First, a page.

In the British Museum there is a rectangular conglomerate slab, known as the Shabako Stone, which is partly covered in Egyptian Hieroglyphics. The damaged inscription claims to be the transcription of a text from an ancient and worm-eaten papyrus onto a more permanent substrate. The text pertains to the god Ptah, whose words created the world and the gods. The stone was later repurposed as a millstone.
The poet Ron Silliman is fond of the maxim “Hard copy is truth,” which he sometimes attributes to archaeologists and sometimes to librarians, though the precise formulation seems to be his own. “If you can’t dig it up in 5,000 years,” Silliman asks, “did it ever exist? Ian Hamilton Finlay, with his stone-carved minimal texts, may outlast us all.”
The stone texts at Little Sparta stand at an interesting angle to the age-old argument between the permanence of poetry and the permanence of sculpture. Sculpture has the edge in that its plastic aspects can survive a culture whose language or written records have died beyond recovery. Poetry has the advantage of numbers, the song in the thousand mouths of a living tradition, the book dispersed in an edition so large that not every copy can be burnt, and then the reprints. The stones at Little Sparta stand in something closer to a scribal tradition than a sculptural one. Nobody expects them to last forever: their presence in the garden is the outcome of a continuing process of conservation, evaluation, repair and, when necessary, remaking, drawing on the skills and memories of Finlay’s surviving collaborators and the documents and photographs which record the garden in its many phases. Like my grandfather’s guillotine, which has had three new blades and two new frames, the garden is always itself, more or less, in the summer season when we get to see it, as if time had read it for a ruin and excused it from further decay. Immense effort and good judgement goes into making it so: the monthly reports of the gardeners are a fascinating education.
But statues also die, and in Little Sparta, their life, which is their meaning, is a variably fragile thing. Their languages will survive, even if no-one speaks English or French, German or Latin in the next-millennium-but-one. We can (I can’t) still read the almost telegraphic Latin of the milestones and inscriptions which have been found along the length of the Antonine Wall, though seldom left there. Much of the language in the garden is self-reflective, or reflects in some way on its material context, and such language time-travels with ease. The SEA / PINK mosaic, the SEA in blue letters, the PINK in pink, emerges from a future muddy dig with a jolt of recognition, and if the name of the flower survives, a further small shock. The Panzer Leader tortoises, if fibreglass should prove indestructable, will still get a laugh, though I can imagine a world in its second innocence, where Panzer is no longer a name, just a word meaning “armour” or “shell”. The skull and crossbones with “ACHTUNG! / MINEN” might be taken literally — it marks the spot where electricity cables enter the garden, and the unfamiliar structure below might cause the dig to be halted and the front garden destroyed by a controlled explosion.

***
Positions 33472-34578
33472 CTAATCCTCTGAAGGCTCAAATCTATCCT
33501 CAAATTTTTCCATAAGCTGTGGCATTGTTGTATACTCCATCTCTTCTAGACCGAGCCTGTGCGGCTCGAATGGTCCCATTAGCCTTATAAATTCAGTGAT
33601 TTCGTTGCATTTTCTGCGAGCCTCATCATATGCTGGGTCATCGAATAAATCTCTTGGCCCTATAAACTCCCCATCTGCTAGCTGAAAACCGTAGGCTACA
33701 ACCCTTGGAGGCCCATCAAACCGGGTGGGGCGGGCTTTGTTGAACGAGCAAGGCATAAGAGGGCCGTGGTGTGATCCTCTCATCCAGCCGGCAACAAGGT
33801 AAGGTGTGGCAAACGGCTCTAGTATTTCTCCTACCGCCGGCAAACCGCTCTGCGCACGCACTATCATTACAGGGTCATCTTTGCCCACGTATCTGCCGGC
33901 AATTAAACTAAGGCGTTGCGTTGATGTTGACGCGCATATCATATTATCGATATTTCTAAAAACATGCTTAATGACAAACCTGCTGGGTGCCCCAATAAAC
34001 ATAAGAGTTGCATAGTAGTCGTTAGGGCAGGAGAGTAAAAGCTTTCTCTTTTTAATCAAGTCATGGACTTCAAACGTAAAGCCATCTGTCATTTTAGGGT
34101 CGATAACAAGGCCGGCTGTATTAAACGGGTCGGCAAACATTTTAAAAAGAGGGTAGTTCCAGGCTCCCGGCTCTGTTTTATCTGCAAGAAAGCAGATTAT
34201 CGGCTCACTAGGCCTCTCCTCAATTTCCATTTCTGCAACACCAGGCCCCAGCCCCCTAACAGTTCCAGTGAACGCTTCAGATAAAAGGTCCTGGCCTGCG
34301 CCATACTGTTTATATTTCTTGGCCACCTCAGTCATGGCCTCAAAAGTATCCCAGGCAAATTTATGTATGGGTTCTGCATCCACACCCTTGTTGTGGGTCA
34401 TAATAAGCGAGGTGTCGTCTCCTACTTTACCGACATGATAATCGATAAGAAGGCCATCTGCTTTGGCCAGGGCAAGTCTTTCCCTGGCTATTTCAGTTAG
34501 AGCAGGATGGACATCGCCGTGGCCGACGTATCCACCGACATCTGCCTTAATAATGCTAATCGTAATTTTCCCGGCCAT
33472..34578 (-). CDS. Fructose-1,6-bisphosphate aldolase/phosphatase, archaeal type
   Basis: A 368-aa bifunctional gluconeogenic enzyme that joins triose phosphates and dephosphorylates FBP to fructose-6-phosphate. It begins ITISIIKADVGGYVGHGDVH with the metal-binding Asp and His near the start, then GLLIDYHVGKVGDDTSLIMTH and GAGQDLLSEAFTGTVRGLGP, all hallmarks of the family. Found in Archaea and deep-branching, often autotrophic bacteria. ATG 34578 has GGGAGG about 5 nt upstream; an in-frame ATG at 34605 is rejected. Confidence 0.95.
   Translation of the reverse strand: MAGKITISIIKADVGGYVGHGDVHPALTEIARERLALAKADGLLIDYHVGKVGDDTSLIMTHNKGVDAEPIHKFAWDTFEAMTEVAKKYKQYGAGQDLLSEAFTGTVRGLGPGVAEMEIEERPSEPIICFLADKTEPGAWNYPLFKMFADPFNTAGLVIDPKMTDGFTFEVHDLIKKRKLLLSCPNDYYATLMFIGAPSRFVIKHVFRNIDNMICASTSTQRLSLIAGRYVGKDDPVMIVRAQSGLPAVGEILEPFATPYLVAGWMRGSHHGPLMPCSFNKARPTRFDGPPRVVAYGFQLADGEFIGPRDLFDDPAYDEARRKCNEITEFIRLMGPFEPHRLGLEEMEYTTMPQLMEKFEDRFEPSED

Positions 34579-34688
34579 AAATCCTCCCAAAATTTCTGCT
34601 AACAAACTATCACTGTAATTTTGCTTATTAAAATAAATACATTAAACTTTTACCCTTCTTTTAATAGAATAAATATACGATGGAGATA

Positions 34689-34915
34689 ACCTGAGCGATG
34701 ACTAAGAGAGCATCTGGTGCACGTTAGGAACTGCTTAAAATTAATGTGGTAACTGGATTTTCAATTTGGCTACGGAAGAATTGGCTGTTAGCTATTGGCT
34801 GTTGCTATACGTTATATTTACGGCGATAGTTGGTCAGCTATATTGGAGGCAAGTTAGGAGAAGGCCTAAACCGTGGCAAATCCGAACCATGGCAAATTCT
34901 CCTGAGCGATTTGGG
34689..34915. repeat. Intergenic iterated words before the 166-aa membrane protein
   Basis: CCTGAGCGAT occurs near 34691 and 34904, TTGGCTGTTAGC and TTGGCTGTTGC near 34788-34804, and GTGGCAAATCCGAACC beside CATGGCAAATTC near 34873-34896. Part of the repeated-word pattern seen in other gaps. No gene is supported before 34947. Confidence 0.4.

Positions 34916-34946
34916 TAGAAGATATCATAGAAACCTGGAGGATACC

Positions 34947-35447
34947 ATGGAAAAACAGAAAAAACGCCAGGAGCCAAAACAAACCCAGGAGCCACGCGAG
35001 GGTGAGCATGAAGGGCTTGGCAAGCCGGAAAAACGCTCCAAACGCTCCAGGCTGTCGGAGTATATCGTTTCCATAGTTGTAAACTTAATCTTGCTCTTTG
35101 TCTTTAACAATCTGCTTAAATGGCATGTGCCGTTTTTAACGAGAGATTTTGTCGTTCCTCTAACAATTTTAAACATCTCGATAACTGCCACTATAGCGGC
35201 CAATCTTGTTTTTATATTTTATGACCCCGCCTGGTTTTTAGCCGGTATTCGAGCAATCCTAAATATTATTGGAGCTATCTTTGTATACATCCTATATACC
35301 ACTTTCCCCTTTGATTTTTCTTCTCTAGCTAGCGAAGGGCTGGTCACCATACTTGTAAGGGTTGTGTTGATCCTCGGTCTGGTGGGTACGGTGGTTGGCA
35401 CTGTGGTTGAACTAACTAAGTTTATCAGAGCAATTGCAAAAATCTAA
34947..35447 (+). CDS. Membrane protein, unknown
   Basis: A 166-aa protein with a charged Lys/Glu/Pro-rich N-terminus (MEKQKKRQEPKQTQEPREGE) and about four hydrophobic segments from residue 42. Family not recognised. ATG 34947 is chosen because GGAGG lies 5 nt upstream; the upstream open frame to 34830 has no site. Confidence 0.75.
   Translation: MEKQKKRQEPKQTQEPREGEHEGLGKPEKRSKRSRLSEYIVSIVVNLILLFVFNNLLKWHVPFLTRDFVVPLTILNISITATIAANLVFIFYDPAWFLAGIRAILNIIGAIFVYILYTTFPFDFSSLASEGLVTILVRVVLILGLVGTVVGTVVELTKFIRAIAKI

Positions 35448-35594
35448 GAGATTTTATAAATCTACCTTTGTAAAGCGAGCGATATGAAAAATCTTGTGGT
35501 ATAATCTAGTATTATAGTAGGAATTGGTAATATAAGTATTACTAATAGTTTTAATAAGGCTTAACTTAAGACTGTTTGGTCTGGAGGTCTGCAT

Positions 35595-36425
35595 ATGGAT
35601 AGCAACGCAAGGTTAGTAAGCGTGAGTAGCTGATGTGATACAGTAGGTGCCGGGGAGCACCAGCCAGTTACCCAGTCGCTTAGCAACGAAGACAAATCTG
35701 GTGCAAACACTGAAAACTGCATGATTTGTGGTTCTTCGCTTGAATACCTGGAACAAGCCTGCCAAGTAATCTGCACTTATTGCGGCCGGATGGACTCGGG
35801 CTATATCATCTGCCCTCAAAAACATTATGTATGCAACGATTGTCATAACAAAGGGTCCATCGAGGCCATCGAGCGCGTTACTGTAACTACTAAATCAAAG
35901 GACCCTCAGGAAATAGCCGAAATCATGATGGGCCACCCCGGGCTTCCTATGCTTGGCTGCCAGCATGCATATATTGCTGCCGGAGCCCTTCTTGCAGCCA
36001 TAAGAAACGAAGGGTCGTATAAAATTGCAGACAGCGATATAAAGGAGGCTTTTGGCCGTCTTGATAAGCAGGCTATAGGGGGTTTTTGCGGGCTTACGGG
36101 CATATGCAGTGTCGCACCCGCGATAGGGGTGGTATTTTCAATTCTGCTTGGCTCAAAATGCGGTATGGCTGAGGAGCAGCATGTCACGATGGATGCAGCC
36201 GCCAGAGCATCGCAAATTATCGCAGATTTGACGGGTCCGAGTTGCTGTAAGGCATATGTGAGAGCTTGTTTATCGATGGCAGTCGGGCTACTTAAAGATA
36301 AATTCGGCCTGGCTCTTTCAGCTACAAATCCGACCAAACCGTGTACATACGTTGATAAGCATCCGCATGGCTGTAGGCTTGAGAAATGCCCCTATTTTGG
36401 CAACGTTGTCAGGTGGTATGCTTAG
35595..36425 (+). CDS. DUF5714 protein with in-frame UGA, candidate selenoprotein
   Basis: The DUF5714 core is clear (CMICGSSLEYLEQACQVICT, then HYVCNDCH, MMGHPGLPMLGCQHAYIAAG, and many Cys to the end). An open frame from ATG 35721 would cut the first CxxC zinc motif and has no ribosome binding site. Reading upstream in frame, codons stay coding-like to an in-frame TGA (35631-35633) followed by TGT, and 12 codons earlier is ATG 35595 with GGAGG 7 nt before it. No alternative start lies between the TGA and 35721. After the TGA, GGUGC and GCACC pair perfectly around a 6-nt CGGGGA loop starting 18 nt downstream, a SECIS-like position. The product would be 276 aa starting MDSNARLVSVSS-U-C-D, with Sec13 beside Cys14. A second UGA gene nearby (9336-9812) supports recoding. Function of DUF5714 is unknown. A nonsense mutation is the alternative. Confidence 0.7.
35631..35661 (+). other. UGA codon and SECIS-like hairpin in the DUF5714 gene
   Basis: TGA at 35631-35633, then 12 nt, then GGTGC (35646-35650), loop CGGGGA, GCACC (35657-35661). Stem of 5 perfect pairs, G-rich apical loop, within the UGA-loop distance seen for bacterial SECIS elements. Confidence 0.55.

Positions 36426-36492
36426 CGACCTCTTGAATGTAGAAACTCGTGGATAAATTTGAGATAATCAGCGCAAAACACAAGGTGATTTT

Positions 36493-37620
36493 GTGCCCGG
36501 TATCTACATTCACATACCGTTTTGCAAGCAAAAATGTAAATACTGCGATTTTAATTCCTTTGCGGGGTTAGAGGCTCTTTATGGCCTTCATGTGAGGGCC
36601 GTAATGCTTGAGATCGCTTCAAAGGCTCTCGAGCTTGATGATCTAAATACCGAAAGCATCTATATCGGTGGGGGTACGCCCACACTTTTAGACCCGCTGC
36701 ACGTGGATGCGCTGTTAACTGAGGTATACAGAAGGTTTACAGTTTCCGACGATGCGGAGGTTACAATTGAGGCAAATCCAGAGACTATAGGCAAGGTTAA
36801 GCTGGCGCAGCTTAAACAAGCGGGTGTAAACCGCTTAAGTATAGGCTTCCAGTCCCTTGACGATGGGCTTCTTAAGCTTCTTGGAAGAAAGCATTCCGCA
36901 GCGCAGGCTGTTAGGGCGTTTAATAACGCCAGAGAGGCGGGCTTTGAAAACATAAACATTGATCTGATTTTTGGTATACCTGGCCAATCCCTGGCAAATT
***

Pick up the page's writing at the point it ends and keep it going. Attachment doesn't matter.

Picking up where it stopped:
Much will be lost, or turn abstract and mysterious. The French Revolution and the Third Reich will still be known, and their names and insignia noted, but they might come to seem almost simultaneous events, the last moves in an endgame whose upshot was ruin for the garden and everything outside it. What will survive will be the sense of this as a place where connections are made, between cultures and languages, across time, a concentration of finds, a “small holding”; evidence of a community of craftspeople working to a common purpose. Maybe a religious site.
In the garden there is a group of eleven massive limestone blocks, set on a hillside, each block bearing one carved word of a sentence and its author’s two names, both of them also words:
THE PRESENT ORDER
IS THE DISORDER
OF THE FUTURE
This is good stone, it will be robbed and re-used, but the stones are too heavy to travel far. The stones will be understood to belong together, and to have to do with order, or disorder, but their grouping will remain conjectural, an index-list of one-word poems of the kind Ian Hamilton Finlay didn’t write, lacking either title or epigraphic context:
We know what each of these words means; we do not know what they said.
A sort of makeshift cist burial, enclosing the skeleton of a man of shorter than average height, lying on his right side, knees raised to chin, the head pointing west. A conjectural reconstruction of the man’s features has been made and is now in the museum at Biggar (“Dunsyre Man”). The body is surrounded by a scattering of trilobite fossils, mostly North American and quite out of context — two of the fossils were found in positions suggesting that they had been swallowed by the man some hours before his death, which they may indeed have caused. Forming the west end of the partially-destroyed roof of the cist are two heavy, irregular limestone slabs, with carved inscriptions on the inner (flat) surfaces. At least one of the slabs has been trimmed to fit the cist. The two-part inscription, reading from the head end down, is